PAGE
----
We are all subjects—and victims—of our time and our perspective in history. Truth, or our perception of it, is a function of our limited, culture-bound understanding, and is often as fluid as a change in custom. The problems this poses for medical research are ongoing, but, as you shall see, are occasionally surmountable. The best we can hope to do is rise above our culture as much as possible to see our biases, challenge them, and willingly allow our view of the world to shatter as these biases knuckle under the blows of scrutiny.

What is it about the lifestyle or culture of certain nations today that makes breast cancer a major disease for its women? As we attempt to answer this question, we will be challenging the reader to look at the assumptions and basic behaviors that mold and define everyday life for most Americans and other first-world citizens. As the pillars of culture are shaken, there may be a tendency to reject the question as irrelevant or too simple. This is to be expected. Who wants to see the very fabric of his or her culture stretched to such a degree of examination? Yet we must all get past this denial if there is to be any meaningful advance made in the understanding of culture-caused, or culturogenic, diseases. Like a skilled surgeon, we must dissect those aspects of culture that work against our health, and which can shed light on the mystery of breast cancer.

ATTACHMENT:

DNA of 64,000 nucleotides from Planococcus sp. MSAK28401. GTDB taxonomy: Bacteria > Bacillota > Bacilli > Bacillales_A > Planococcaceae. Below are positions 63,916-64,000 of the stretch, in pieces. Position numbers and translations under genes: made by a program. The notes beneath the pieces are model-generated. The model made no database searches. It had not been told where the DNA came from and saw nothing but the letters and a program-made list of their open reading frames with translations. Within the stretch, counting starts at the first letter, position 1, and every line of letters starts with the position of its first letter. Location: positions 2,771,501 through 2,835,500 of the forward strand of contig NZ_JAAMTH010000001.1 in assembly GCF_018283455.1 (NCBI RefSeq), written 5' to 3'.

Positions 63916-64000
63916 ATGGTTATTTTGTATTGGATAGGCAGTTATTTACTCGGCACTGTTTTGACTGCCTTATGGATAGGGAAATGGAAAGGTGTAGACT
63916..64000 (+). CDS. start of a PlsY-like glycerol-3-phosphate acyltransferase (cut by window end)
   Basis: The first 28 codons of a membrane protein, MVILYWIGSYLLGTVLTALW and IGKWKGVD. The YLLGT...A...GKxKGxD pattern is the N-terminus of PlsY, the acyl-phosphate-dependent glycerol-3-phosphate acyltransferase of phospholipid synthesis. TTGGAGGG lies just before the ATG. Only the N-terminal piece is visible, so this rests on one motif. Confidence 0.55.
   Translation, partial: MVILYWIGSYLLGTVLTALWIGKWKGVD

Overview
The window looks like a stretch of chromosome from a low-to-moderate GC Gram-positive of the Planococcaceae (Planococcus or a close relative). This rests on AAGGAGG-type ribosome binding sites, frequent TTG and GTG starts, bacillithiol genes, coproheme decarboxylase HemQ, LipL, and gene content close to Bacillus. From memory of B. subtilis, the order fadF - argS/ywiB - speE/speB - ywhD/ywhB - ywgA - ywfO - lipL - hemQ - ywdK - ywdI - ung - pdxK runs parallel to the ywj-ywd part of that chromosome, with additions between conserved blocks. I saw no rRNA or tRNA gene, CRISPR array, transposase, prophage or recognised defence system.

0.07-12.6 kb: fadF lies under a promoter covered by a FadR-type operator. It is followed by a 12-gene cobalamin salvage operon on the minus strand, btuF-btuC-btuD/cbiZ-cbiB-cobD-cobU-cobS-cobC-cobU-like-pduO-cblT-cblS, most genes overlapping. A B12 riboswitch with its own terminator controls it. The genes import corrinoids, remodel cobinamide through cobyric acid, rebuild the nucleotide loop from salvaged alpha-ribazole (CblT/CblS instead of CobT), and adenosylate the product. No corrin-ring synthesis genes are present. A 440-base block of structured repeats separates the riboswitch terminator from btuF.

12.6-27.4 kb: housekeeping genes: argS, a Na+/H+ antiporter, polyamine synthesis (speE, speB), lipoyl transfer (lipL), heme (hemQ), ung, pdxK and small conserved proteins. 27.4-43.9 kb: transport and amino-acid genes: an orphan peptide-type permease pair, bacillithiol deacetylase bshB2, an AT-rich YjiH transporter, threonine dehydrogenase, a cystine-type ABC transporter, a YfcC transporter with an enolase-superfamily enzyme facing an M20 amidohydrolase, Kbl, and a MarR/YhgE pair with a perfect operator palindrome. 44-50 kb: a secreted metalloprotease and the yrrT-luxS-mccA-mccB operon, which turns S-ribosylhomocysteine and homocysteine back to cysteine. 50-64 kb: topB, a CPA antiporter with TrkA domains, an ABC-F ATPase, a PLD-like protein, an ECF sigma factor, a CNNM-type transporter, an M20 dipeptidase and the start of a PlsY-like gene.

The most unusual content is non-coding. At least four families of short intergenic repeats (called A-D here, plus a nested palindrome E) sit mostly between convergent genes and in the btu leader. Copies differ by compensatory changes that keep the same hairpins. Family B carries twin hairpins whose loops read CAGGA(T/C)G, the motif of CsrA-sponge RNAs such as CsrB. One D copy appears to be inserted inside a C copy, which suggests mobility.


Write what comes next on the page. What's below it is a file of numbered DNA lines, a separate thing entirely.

You will learn that the cultural assumption we must question pertains to fashion—specifically, to the idea that wearing bras has no effect on health. Bras are so accepted by modern Western societies that questioning their impact on the health of breast tissue sounds ludicrous. But, as will be evident, this question makes good sense medically and is borne out by the results of a study we conducted on women in the United States, and by other studies that have followed-up on our research.

We have done our best to make the contents of this book understandable to everyone interested in the topic. We have avoided medical jargon as much as possible so that the reader need not have a medical education to understand the information presented. All that is required is an open mind and a willingness to examine the evidence.